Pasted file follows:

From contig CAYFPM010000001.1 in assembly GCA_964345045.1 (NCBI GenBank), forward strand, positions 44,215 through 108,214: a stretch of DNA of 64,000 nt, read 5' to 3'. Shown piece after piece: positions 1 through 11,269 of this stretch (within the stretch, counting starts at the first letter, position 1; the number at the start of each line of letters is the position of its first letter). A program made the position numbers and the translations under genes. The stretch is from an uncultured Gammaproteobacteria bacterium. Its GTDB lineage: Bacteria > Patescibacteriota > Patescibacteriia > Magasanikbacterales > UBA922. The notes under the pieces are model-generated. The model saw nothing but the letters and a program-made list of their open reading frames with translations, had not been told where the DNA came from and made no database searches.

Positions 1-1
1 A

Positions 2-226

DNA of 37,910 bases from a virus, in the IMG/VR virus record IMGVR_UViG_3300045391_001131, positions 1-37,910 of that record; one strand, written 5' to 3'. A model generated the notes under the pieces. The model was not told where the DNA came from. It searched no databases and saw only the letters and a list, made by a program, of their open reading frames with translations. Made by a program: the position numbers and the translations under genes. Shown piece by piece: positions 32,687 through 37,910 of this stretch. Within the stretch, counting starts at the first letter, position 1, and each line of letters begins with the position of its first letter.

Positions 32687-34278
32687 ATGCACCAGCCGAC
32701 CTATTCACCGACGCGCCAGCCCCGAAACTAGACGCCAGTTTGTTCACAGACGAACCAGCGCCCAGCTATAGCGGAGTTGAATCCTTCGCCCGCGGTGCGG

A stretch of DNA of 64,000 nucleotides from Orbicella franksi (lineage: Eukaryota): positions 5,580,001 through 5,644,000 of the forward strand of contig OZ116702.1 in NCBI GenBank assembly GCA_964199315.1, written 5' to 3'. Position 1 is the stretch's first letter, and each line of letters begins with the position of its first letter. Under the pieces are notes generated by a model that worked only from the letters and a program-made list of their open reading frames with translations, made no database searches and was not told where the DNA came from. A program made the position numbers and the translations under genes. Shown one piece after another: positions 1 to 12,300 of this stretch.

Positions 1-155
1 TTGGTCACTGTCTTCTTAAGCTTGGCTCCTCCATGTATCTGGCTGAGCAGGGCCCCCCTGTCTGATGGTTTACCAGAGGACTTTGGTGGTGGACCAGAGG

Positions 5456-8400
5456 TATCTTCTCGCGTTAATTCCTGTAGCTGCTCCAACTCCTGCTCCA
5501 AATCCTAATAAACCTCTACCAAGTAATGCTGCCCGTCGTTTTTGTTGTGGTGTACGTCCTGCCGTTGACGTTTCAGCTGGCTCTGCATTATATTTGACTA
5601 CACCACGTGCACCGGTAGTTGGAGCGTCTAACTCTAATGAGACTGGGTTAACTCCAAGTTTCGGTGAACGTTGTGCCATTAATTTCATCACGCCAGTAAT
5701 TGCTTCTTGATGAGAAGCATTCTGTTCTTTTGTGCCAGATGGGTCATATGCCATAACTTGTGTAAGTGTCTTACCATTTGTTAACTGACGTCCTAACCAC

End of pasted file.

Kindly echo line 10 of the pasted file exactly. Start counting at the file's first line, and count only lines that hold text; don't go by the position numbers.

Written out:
Positions 1-155